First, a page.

"While USDA's results are unexpected, there is considerable reason to believe that the presence of the Roundup Ready trait in wheat, if determined to be valid, is very limited," the company said.

USDA officials confirmed they have received no other reports of discoveries of genetically modified wheat. Michael Firko of the Agriculture Department's Animal and Plant Health Inspection Service and Acting Deputy Secretary of Agriculture Michael T. Scuse said they have already been in touch with international trading partners to try and assuage any concerns.

"Hopefully our trading partners will be understanding that this is not a food or feed safety issue," Scuse said.

Tim Fought in Portland, Ore., contributed to this report.







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Nonamesrs wrote:
Get a lawyer and sue Monsanto... time to turn the tables on this trickster... And this article's authors need to spend some time reading the literature on Monsanto and what its GMO products are doing to the health of Americans. GMOs interfere with gut bacteria (the same kind of thing they do to bugs... although they are designed to burst the stomach of bugs (Nice, huh?). What this same action seems to be doing in the human gut is to interfere with the absorption of vital nutrients which is why people who eat genetically modified foods are never satisfied and just want more and more and more. They are eating but being starved at the same time. Time to stand up everyone. Stand up against Monsanto and their GMO poisons. Time to save Hawaii and the rest of the planet from the criminal reach of Monsanto and its corporate backers, which unfortunately includes also the United States government.
on May 30,2013 | 09:53AM
kauai wrote:
"What this same action seems to be doing in the human gut is to interfere with the absorption of vital nutrients which is why people who eat genetically modified foods are never satisfied and just want more and more and more. They are eating but being starved at the same time." -- Sounds like a TV episode where the Tribbles gorged on contaminated quadrotriticale, yet starved to death.
on May 30,2013 | 10:53AM
Skyler wrote:
Anything that can withstand vast amounts of roundup isn't something I'd want to eat or buy for my family to eat. Dumping that much roundup into the earth doesn't sound like such a great idea for the health of the environment or the watershed below ground, either. I don't have an issue with those who don't care, but for those who do, let's keep the pressure on our politicians to at least label the frankenfoods.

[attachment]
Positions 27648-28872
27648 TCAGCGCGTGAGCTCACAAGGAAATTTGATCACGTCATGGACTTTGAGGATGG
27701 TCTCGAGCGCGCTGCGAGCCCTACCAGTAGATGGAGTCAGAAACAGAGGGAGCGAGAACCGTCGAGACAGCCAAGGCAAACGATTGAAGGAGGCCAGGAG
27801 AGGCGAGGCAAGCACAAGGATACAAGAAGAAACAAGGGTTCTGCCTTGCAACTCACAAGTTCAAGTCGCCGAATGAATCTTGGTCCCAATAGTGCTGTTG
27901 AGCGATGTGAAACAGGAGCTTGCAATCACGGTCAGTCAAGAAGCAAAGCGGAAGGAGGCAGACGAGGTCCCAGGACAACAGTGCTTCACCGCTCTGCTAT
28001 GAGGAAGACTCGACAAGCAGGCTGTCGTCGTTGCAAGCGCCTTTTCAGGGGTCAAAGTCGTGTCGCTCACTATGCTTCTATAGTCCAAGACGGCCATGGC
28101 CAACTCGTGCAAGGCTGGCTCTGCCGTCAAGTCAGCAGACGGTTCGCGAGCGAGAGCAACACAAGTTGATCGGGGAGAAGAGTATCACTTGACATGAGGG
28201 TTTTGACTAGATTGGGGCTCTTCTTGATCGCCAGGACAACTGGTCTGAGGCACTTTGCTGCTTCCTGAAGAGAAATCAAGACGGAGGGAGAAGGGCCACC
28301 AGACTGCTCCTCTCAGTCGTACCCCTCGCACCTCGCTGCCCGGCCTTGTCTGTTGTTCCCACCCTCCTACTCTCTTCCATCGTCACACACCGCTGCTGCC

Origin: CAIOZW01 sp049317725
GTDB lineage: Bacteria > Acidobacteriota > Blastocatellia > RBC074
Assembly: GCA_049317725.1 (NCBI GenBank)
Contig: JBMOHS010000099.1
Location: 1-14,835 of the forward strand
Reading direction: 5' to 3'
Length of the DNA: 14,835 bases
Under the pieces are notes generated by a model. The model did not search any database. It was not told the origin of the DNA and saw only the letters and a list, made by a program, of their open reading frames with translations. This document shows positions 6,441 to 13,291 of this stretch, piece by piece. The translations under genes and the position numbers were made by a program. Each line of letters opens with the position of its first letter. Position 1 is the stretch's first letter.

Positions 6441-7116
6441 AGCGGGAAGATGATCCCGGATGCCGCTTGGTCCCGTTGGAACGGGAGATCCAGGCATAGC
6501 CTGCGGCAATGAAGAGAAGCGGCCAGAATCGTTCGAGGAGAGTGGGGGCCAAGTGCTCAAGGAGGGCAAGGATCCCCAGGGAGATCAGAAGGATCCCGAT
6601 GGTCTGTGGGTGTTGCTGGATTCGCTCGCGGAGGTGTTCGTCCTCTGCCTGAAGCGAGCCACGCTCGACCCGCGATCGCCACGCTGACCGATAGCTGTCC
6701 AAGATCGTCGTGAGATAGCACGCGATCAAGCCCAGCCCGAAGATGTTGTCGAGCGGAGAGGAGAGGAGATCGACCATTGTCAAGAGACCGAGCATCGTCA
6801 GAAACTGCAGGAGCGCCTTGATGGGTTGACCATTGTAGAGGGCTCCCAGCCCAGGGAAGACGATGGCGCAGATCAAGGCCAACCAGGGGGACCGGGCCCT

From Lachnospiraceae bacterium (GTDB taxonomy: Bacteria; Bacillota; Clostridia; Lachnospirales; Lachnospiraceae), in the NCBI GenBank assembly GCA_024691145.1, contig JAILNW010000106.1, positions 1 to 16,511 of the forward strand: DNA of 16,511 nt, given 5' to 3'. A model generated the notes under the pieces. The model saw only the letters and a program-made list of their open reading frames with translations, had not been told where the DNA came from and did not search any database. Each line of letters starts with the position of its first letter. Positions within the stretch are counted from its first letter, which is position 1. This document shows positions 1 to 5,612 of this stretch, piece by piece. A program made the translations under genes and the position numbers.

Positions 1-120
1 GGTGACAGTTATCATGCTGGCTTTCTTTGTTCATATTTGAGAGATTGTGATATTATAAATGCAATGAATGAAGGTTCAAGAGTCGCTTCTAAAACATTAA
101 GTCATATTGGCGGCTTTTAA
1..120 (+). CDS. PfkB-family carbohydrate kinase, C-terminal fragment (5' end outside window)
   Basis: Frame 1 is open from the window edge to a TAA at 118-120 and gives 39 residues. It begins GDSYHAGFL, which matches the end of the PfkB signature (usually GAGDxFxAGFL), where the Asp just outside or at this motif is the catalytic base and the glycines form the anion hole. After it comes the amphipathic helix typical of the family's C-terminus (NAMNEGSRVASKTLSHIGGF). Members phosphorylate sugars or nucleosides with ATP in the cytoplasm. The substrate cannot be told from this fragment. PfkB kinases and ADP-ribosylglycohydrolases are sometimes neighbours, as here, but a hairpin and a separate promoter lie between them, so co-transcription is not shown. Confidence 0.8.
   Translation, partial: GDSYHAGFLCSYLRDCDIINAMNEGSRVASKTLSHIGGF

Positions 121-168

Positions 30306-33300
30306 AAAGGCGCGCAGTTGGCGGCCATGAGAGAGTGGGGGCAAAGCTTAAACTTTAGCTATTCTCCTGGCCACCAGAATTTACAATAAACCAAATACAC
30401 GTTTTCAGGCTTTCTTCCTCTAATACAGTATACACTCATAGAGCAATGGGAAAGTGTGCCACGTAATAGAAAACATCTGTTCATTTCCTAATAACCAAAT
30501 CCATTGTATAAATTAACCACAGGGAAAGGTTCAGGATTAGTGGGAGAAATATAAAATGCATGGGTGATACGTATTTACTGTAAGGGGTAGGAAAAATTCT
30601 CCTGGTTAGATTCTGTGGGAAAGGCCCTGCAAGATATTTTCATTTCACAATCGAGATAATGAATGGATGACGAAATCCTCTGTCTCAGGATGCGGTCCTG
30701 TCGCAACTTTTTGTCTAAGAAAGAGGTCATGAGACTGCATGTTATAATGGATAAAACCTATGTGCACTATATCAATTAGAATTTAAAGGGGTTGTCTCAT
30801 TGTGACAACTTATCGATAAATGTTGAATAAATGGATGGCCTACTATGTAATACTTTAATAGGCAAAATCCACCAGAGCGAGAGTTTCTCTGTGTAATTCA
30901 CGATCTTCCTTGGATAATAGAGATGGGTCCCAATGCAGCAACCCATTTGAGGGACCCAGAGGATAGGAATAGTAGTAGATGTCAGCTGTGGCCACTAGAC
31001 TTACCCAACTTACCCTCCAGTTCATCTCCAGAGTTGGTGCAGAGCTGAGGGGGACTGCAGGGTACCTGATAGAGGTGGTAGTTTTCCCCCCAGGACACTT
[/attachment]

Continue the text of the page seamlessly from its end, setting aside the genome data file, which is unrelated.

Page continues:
on May 30,2013 | 11:45AM
serious wrote:
Let science figure it out. when I was a kid there were great arguments about chemical fertilizer vs manure. We need to feed the world--research it. Look at what the Asian countries use for fertilizer!!!!
on May 30,2013 | 12:07PM
Ronin006 wrote:
The censors at the SA have gone nuts. The following comment was sent for approval: GMO wheat is not a chemical. It is all natural wheat enhanced by the scientists to make it better. If you are opposed to scientists tinkering with food, you might want to check the long list of hybrid foods on the market today.
on May 30,2013 | 01:21PM
Ronin006 wrote:
GMO wheat is not a chemical. It is all natural wheat enhanced by the scientists to make it better. If you are opposed to scientists tinkering with food, you might want to check the long list of hybrid foods on the market today.
on May 30,2013 | 12:39PM
Pacej001 wrote:
What a profoundly important story, so important this wheat field, that it edged out any coverage of the IRS, Benghazi, or Department of Justice scandals.
on May 30,2013 | 01:35PM
st1d wrote:
hmmm, a strain of wheat that was pulled from production eight years ago suddenly appears on a farm. a farm that is not adverse to using quantities of spray to clear land. a sample of the alleged growth is sent for analysis and is identified as a gmo strain that was at least eight years removed from the market.

i would want to know if the farmer ever grew gmo, and if the farmer is for or against gmo.

strange how it appeared in an isolated growth area rather than randomly across the entire field.

sounds more like rogue gmo terrorists stole a sample and either planted it there or just used the farm story to plant the hoax report in the press.


on May 30,2013 | 09:04PM